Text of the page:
Perhaps now more than ever scholars are searching for the best ways to better their physical and mental health. Ohio University recognized this need and recently rolled out its THRIVE initiative to improve the well-being of students.
The program provides services, information and events in the hopes of holistically improving individual physical and mental health. THRIVE’s two main pillars are CARE and CONNECT. CARE aims to provide the essentials needed for well-being like food, housing, safety and financial stability while CONNECT provides opportunities to build relationships.
EXTRA CREDIT: Read more about the holistic impact of wellness centers here.
THRIVE is inspired by the success of the school’s Make Respect Visible initiative. But where Make Respect Visible informs how Bobcats treat each other, THRIVE aims to shape how Bobcats treat themselves.
Mark Ferguson, the executive director of Well-Being and Recreation, said THRIVE is something his department considered launching for the last few years.
“The pandemic brought well-being to the forefront even more,” said Ferguson. “We have been going this direction for a while. We consider ourselves supporters of student well-being through our various services we provide. This really created a new vision about what we are. The highlight is our vision is to be a catalyst of well-being that is supportive of all.”
By visiting Ohio University’s Well-Being webpage, students can scroll down to the CARE section and find the following links ensuring basic needs are met:
- Shelter (Emergency Housing)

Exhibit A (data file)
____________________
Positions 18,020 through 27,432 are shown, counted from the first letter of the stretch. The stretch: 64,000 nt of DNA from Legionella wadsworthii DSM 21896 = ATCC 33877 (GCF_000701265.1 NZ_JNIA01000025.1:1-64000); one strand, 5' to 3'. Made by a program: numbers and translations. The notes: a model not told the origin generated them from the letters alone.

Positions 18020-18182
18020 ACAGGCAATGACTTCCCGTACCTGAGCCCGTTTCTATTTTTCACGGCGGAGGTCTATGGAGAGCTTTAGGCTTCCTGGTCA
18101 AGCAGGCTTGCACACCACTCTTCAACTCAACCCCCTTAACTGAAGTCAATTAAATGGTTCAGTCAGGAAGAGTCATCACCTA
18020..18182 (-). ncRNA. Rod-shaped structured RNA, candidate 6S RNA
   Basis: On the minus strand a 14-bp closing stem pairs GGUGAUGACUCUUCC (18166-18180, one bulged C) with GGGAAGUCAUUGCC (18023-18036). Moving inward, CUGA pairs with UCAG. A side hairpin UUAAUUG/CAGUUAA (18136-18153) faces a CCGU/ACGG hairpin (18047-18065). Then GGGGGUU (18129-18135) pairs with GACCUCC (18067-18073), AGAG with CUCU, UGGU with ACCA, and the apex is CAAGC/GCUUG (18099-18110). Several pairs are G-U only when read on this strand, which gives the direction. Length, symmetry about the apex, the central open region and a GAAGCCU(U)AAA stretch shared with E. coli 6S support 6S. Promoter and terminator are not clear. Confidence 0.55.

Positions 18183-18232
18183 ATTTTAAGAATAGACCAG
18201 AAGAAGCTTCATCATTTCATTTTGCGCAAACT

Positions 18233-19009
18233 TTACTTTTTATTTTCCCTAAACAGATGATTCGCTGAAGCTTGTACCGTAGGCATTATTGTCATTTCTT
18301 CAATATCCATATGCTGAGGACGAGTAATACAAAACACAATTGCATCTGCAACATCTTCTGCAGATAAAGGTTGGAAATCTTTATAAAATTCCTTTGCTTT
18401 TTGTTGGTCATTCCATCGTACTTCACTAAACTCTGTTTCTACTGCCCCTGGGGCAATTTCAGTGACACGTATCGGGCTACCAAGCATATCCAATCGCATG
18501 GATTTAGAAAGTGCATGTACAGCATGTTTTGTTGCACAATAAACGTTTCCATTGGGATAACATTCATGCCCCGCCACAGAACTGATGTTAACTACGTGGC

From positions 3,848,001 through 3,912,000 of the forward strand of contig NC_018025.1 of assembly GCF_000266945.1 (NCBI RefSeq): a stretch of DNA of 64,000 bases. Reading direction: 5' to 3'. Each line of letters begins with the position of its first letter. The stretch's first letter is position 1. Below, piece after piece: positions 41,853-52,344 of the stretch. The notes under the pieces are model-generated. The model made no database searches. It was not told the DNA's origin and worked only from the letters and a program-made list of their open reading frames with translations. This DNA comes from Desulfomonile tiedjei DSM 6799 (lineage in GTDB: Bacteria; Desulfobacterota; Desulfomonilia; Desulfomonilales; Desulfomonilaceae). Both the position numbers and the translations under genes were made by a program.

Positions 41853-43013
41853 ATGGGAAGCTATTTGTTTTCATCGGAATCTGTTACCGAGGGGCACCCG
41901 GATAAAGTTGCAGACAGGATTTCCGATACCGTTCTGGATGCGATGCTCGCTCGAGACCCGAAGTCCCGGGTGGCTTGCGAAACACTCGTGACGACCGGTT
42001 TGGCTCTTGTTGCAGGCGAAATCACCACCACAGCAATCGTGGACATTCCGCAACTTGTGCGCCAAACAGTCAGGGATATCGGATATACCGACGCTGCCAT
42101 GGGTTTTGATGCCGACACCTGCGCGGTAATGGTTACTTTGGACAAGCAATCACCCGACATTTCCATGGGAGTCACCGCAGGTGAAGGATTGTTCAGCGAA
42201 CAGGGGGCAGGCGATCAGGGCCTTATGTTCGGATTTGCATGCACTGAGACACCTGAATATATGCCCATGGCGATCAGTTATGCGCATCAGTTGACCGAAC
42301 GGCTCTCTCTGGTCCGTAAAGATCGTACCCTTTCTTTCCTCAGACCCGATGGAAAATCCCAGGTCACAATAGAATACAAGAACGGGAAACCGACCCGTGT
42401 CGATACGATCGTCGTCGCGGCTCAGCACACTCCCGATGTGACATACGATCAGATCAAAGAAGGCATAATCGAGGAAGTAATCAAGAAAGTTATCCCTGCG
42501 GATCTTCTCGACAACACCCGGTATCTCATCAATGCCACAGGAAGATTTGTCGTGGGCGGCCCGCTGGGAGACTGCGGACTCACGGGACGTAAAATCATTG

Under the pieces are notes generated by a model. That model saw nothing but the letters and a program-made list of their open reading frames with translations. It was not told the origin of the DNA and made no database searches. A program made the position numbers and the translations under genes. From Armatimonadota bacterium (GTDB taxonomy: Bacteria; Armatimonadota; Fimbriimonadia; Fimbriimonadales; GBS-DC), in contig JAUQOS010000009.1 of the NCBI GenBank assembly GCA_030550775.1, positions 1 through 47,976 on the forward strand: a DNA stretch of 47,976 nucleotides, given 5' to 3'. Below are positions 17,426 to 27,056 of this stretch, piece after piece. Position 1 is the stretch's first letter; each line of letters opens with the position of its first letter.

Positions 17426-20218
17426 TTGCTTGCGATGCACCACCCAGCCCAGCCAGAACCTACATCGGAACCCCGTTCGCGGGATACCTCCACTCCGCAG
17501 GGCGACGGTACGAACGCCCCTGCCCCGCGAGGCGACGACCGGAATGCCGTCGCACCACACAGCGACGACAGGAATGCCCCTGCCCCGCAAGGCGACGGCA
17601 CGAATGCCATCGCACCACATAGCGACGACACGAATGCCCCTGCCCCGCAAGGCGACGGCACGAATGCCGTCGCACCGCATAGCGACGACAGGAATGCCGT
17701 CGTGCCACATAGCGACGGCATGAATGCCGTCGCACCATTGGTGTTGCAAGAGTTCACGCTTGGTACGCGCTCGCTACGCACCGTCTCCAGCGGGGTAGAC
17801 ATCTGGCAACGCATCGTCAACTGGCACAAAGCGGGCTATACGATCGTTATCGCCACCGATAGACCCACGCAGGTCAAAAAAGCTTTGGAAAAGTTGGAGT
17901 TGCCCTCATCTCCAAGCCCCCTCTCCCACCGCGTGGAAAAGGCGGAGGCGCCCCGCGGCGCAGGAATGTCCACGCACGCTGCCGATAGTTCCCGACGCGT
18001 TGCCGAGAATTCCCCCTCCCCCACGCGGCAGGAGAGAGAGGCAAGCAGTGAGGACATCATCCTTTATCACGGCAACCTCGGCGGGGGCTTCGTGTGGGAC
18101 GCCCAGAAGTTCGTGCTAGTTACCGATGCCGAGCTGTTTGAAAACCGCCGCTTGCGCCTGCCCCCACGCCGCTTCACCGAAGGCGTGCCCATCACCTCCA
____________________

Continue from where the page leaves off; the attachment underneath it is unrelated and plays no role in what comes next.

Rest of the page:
- Crisis Line
- Emergency Student Fund
- Sexual Assault Survivor Advocate Support
Clicking on any of those tabs will take students directly to a webpage full of information detailing how to find these necessities. For example, clicking on the counselors link will provide the phone number to setup a counseling meeting, Telehealth services and consultation hours.
“Right now we are using THRIVE to better communicate and leverage the ways we are supporting our students’ well-being,” said Ferguson. “It’s recognizing all of the different ways we can support students in a clear and cohesive way.”
The CONNECT portion of THRIVE acts similarly to CARE in that it has sections of tabs full of information. However, the purpose here is to link students with people, places and moments that will enrich their lives. The following links here include:
- Join a Campus Org
- Talk to a Well-Being Coach
- Find an Upcoming Event
- Find a Quiet Place to Pray/Reflect/Meditate
- Get Active
One of the main features of THRIVE is free, personalized coaching sessions provided through Well-Being and Recreation. The coaching allows students to learn positive strategies from trained professionals to focus on their strengths and set realistic, individual goals.
“One of the big components of how we are approaching it is well-being is different for everyone,” said Ferguson. “The things I find fulfilling are completely different for someone else. Creating that space for everyone is so important.”
To further this mission, a weekend of events for students followed THRIVE’s rollout on September 8, 2022. Offerings included sunrise yoga, a hike at Old Man’s Cave in Hocking Hills State Park and a bouldering day trip.
Final Thoughts and Advice
Ferguson advised for other campus rec professionals considering a similar program to first ensure the culture of your department is ready for such an endeavor.
“There has to be a shared understanding of where you are going and what your focus is,” said Ferguson. “Building a culture within your own department where everyone can see how they contribute is the crux of making this impactful in the long run.”
He said it was paramount to provide adequate space to enable conversations within your staff about their own well-being and to be open to the expertise of others.
Moving forward, Ferguson said his department would be looking at expanding THRIVE and how they can better partner with other departments on campus. But for now, he is pleased with the reaction on campus.
“From my perspective, it’s been great,” said Ferguson. “From my interactions with students, they are wanting and needing this. Our challenge now is to build off the launch. The days of having a big facility and just pushing them to come in the door are gone. It’s about how we can reach out to students.”
Leave a Reply